Winter time insomnia
For many, winter is a time to hibernate and sleep more, but others struggle more with insomnia when the mornings are dark. A patient recently shared some morning routines she has discovered to battle both insomnia and depression during the darker months.
“I still try to wake up at 6:30 am, which gives me a little bit of time for myself before the kids wake up. It actually is a bit more relaxed start to the day and that seems to help me stay a little more relaxed all day.” Before, she describes mornings as “that machine feeling of get up, make breakfast, get the kids up, yell at everyone to get ready and walk the dogs…”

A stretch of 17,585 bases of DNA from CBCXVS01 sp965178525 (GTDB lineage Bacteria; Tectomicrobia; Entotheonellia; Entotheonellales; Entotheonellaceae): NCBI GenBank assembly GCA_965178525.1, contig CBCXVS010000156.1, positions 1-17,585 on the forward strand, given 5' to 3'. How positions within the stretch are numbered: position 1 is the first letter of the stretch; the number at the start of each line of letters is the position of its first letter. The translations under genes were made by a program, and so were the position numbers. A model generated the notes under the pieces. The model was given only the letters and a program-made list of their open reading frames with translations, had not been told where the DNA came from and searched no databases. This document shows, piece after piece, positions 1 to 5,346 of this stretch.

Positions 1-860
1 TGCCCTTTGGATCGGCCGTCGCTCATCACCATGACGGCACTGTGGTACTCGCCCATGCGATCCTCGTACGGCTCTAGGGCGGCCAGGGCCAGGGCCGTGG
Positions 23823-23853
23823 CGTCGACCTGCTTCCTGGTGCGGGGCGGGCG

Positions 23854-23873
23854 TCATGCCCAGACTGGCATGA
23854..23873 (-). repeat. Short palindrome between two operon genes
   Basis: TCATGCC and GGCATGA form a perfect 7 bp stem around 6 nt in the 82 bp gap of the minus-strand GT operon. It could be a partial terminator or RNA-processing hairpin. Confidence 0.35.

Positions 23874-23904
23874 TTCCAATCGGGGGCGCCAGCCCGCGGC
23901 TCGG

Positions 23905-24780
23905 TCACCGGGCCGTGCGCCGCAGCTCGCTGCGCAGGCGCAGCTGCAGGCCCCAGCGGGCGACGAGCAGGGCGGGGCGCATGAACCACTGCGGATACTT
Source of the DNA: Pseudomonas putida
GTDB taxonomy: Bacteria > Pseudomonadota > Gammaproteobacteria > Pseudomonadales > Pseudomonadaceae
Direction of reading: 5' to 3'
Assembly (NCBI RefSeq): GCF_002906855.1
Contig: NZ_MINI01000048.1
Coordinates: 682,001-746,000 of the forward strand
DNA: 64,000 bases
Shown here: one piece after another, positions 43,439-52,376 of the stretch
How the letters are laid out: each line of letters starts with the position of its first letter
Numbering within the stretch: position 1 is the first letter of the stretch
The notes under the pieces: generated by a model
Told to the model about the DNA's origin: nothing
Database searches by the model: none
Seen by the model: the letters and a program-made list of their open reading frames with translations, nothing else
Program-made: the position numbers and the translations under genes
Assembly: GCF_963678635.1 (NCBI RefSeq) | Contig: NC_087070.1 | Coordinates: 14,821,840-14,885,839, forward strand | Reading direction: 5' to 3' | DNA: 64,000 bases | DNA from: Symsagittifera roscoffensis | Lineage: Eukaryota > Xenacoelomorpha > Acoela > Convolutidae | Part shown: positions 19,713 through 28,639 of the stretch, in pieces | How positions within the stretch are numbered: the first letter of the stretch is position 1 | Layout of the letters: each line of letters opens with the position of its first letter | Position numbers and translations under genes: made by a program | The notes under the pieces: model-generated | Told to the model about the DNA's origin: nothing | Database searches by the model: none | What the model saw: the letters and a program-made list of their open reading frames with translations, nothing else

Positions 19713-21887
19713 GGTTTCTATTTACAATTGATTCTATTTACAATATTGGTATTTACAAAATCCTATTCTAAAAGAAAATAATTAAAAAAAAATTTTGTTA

Our advice to her had been that sleeping too much can be a cause of increased tiredness and depression, and she says she is trying to get no more than six and a half hours of sleep, and getting up early seems to help. “Rather than saying “oh, it’s dark, I’m waiting till 7:30” it’s better to get up at 6:30 and, weirdly enough, getting up earlier means I have more energy than when I’m getting up later”.
Daily routine is an important element of self-care, and mood stabilization, and MoodSurfing continues to explore how routines can be more effectively and usefully incorporated. One important insight is to remember that a routine, no matter how well thought out, will always be disrupted by one thing or another. A sick kid, a sick dog, a blocked toilet, or just life in general can send your health-giving routine into an immediate tailspin at any time.
The trick is to remember that the routine can be re-established as soon as the disruption is taken care of. Disruptions will happen, but you can cope. Morning routines are still one of the best ways to improve sleep patterns and control insomnia.